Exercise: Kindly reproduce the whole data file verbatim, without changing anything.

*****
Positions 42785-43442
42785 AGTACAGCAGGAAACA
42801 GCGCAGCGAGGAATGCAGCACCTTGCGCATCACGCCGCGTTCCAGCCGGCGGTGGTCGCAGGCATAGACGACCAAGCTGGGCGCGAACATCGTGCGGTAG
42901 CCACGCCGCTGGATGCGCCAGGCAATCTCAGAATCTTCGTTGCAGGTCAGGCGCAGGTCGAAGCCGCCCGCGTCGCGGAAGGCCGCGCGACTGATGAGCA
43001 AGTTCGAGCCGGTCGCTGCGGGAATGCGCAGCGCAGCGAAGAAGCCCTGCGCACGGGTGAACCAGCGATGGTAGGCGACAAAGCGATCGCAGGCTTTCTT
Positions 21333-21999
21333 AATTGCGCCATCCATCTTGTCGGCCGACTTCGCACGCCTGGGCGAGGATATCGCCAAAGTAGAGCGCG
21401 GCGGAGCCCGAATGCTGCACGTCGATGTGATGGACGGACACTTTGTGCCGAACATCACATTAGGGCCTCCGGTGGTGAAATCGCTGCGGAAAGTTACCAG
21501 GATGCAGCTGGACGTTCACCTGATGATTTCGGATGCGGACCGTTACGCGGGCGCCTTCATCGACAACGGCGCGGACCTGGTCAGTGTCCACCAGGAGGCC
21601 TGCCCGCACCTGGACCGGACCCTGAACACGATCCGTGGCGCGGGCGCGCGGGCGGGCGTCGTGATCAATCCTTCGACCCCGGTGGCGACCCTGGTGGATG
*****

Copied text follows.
Positions 42785-43442
42785 AGTACAGCAGGAAACA
42801 GCGCAGCGAGGAATGCAGCACCTTGCGCATCACGCCGCGTTCCAGCCGGCGGTGGTCGCAGGCATAGACGACCAAGCTGGGCGCGAACATCGTGCGGTAG
42901 CCACGCCGCTGGATGCGCCAGGCAATCTCAGAATCTTCGTTGCAGGTCAGGCGCAGGTCGAAGCCGCCCGCGTCGCGGAAGGCCGCGCGACTGATGAGCA
43001 AGTTCGAGCCGGTCGCTGCGGGAATGCGCAGCGCAGCGAAGAAGCCCTGCGCACGGGTGAACCAGCGATGGTAGGCGACAAAGCGATCGCAGGCTTTCTT
Positions 21333-21999
21333 AATTGCGCCATCCATCTTGTCGGCCGACTTCGCACGCCTGGGCGAGGATATCGCCAAAGTAGAGCGCG
21401 GCGGAGCCCGAATGCTGCACGTCGATGTGATGGACGGACACTTTGTGCCGAACATCACATTAGGGCCTCCGGTGGTGAAATCGCTGCGGAAAGTTACCAG
21501 GATGCAGCTGGACGTTCACCTGATGATTTCGGATGCGGACCGTTACGCGGGCGCCTTCATCGACAACGGCGCGGACCTGGTCAGTGTCCACCAGGAGGCC
21601 TGCCCGCACCTGGACCGGACCCTGAACACGATCCGTGGCGCGGGCGCGCGGGCGGGCGTCGTGATCAATCCTTCGACCCCGGTGGCGACCCTGGTGGATG